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Accueil du site → Doctorat → Afrique du Sud → 2007 → Factors affecting the production and reproduction performance of tropically adapted beef cattle in southern Africa

University of Pretoria (2007)

Factors affecting the production and reproduction performance of tropically adapted beef cattle in southern Africa

Taylor, Glen James

Titre : Factors affecting the production and reproduction performance of tropically adapted beef cattle in southern Africa

Auteur : Taylor, Glen James

Université de soutenance : University of Pretoria

Grade : Doctor of Philosophy PhD 2007

Résumé partiel
In the first study, non-genetic influences on pre- and post-weaning growth traits of a tropically adapted beef breed in the arid sub-tropical environment of Southern Africa were investigated. Production data of Santa Gertrudis cattle for a ten-year period were analysed. The herds were managed extensively under harsh arid environmental conditions in the northern thornveld region of Namibia. The cattle were divided into summer and winter breeding seasons, which were limited to 90 days for each group. The effect of sex, herd, season, calf birth year and cow parity group on birth weight, pre-weaning average daily gain, weaning weight, yearling weight, eighteen month weight and post-weaning growth rate were analysed. Sex was a highly significant (p < 0.001) source of variation for birth weight, weaning weight, 12 month weight, 18 month weight and significantly influenced (p < 0.05) pre and post-weaning weight gain. Bull calves were 3.05, 13.75, 123.37 and 238.99 kg heavier than the heifer calves at birth, weaning, yearling and eighteen months respectively and grew faster by 0.07 kg/day from birth to weaning and 0.65 kg/day from weaning to 12 months of age. The effect of season on birth weight, weaning weight, 18-month weight and pre-weaning growth rate was highly significant (p < 0.001). Calves born in the summer season had a lower birth weight compared to calves born in the winter season. However, the summer season calves were heavier by 17.67 kg at weaning but only by 1.7 kg at 12 months of age. They grew faster by 0.16 kg/day from birth to weaning. Calf birth year significantly influenced (p < 0.001) all traits measured with no fixed trend over time for the traits. Herd effects were highly significant (p < 0.001) for birth weight and 12-month weights and significantly influenced (p < 0.05) weaning weight, 18-month weight and growth rate from weaning to 12 months of age. The effect of cow parity was not significant on birth weight, 12-month weights, 18-month weights and post-weaning growth rates, but was significant (p < 0.05) for weaning weight and pre-weaning growth rates. Sex, herd, season of calving, calf birth year and herd x season x calf birth year significantly influenced growth traits and should be taken into consideration when evaluating the genetic merit of cattle during selection. The second study was conducted to determine the associations between lifetime cow fertility and cow frame size, also between lifetime cow fertility and pre-weaning as well as post-weaning calf growth in tropically adapted Santa Gertrudis cattle. A total of 2 506 Santa Gertrudis cows were divided according to their average lifetime calving interval (CI) into short calving interval (SCI, < 400 days, n = 914 cows) and long calving interval (LCI, > 400 days, n = 1 592 cows) groups. Calves were weighed at weaning at approximately 7 months of age. Hip height of cows and pre-weaning gain of calves of the SCI cows (135 cm and 1.01 kg/day) were significantly (p < 0.05) lower than those of the LCI cows (141 cm and 1.25 kg/day). Calves from SCI cows were born significantly earlier in the calving season than calves from LCI cows as measured by age at weaning (221 versus 189 days). As a result of compensatory growth there was no significant difference for yearling weight between progeny of SCI and LCI cows (348 kg versus 349 kg). It is concluded that SCI cows are smaller in size, with significantly lighter calves at weaning. A negative correlation exists between fertility and pre-weaning calf growth. High post-weaning calf growth is compatible with high cow fertility. In the third study, the effects of heifer frame size (FS) on their subsequent performance and the pre-weaning growth of their calves were evaluated using records collected from 1989 to 1998 from the Waterburg Estates at Otjiwarongo, Namibia. Based on hip height at 18 months of age, heifers were assigned to three different frame size (FS) groups : small (< 124 cm), medium (125 to 135 cm), or large (>136 cm). Calving rate (CR), calving date (CD), calf survival rate (CSR), reproductive efficiency (SANDEX), weaning rate (WR), birth weight (BW), weaning weight (WWT), pre-weaning ADG (P-ADG), and kilograms of calf produced per cow bred (KCB) were collected from first –(n = 830), second (n = 623) and third and greater-parity (n = 571) cows. Frame size of heifers significantly influenced (p < 0.001) their calving rate as second-parity cows with small and medium FS cows having higher CR than large FS cows. In spite of heavy culling of cows that had large FS as heifers, calving rates of second parity cows in this category were 41% less than that of second parity cows that had small and medium FS as heifers. In third or greater-parity cows, CR was greater (p < 0.05) for small FS than for medium and large FS. CSR was similar for heifers with a small, medium and large FS for the first, second and third and greater parity groups. Weaning rates of large FS (34.2 ± 11.27), second-parity cows were less (p < 0.001) than those of small (82.9 ± 5.58) and medium (79.0 ± 4.67) FS animals.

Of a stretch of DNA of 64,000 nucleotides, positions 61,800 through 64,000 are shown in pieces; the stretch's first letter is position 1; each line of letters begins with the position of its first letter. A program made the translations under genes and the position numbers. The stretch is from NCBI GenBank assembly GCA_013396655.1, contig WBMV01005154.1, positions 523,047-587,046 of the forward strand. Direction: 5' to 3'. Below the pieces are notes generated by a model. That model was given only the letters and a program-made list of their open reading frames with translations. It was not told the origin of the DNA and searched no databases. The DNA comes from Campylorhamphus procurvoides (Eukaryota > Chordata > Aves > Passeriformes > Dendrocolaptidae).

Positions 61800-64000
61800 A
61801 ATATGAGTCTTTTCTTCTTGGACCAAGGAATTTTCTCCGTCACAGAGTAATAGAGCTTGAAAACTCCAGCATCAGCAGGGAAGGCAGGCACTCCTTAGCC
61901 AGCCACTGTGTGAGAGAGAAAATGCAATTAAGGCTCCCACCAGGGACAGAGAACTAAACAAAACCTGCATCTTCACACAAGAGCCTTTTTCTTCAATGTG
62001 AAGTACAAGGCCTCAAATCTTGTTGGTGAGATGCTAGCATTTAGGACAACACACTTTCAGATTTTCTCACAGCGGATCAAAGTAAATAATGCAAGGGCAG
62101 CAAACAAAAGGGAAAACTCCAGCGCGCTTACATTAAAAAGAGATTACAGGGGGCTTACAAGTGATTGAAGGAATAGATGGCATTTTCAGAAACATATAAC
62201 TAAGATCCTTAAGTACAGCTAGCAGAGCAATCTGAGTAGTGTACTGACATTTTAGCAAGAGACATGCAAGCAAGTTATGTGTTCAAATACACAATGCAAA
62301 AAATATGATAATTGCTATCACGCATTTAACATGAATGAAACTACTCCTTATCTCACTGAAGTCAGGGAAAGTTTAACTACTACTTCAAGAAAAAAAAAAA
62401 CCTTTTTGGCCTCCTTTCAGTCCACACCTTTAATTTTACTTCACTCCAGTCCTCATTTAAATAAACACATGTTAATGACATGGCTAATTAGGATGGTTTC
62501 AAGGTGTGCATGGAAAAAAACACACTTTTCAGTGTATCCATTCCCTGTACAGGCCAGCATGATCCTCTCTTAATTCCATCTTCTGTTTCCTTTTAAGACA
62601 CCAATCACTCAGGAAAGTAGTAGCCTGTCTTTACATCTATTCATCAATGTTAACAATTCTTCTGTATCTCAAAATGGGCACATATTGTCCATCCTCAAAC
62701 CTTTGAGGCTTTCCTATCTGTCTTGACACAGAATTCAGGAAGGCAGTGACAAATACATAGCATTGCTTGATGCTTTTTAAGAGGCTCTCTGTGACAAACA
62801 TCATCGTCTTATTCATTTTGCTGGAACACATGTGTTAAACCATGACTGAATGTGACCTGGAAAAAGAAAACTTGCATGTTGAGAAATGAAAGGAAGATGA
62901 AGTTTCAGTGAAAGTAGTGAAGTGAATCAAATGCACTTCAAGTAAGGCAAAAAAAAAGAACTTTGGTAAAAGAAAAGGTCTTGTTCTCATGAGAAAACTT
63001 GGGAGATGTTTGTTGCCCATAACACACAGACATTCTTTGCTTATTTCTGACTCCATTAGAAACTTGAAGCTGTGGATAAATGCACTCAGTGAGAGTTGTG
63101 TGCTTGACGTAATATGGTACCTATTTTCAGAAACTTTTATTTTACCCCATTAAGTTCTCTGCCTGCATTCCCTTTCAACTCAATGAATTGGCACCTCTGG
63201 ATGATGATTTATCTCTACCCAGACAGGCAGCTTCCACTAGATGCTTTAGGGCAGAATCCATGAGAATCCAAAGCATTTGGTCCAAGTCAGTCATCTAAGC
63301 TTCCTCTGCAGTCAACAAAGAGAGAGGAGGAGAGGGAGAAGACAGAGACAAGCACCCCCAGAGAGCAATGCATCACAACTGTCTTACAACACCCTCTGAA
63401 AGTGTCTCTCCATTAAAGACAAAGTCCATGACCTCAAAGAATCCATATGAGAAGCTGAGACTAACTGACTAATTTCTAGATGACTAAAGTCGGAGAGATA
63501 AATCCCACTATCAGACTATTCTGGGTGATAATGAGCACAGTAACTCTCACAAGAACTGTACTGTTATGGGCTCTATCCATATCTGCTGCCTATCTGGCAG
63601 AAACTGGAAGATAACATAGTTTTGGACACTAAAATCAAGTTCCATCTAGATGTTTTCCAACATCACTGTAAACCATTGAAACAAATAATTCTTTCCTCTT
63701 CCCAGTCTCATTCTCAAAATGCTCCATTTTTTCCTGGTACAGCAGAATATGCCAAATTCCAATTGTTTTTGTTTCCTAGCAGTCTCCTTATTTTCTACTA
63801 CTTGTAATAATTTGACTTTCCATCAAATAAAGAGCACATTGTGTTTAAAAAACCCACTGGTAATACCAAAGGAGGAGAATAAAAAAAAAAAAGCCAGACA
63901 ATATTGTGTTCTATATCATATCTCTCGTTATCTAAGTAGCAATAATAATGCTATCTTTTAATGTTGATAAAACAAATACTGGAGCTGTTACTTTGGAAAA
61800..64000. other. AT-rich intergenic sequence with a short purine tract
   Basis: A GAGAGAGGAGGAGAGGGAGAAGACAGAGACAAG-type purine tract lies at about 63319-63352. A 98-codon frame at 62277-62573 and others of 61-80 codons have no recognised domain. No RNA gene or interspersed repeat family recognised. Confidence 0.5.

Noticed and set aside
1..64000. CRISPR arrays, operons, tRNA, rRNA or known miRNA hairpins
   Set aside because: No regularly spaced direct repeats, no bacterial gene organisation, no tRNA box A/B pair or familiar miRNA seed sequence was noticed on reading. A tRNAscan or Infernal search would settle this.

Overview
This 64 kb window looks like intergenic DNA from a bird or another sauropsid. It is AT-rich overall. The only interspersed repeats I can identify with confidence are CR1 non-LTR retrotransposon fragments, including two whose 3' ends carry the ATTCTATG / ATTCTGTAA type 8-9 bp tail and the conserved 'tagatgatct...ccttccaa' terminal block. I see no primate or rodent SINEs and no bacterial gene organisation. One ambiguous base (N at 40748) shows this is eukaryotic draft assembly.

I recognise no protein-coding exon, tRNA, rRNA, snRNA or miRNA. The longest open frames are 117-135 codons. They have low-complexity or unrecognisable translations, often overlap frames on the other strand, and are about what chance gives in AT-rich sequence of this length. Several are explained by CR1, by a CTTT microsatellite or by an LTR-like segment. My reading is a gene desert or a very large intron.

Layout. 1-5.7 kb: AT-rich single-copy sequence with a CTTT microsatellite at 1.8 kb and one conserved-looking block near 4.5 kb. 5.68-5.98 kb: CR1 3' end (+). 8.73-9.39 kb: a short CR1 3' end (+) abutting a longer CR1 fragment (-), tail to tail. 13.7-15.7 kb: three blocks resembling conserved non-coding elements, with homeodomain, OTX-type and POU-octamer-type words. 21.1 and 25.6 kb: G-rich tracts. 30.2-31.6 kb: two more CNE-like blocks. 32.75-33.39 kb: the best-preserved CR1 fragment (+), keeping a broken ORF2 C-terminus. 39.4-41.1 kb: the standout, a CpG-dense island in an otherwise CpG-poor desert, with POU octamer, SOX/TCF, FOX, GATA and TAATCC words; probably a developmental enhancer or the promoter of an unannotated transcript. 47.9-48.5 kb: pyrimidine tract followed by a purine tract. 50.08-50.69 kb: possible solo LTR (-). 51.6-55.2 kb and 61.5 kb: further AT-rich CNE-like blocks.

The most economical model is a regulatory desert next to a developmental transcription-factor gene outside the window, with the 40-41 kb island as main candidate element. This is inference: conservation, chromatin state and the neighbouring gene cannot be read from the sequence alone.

Mots clés : reproduction, Southern Africa, adapted beef breed, production, Santa Gertrudis cattle


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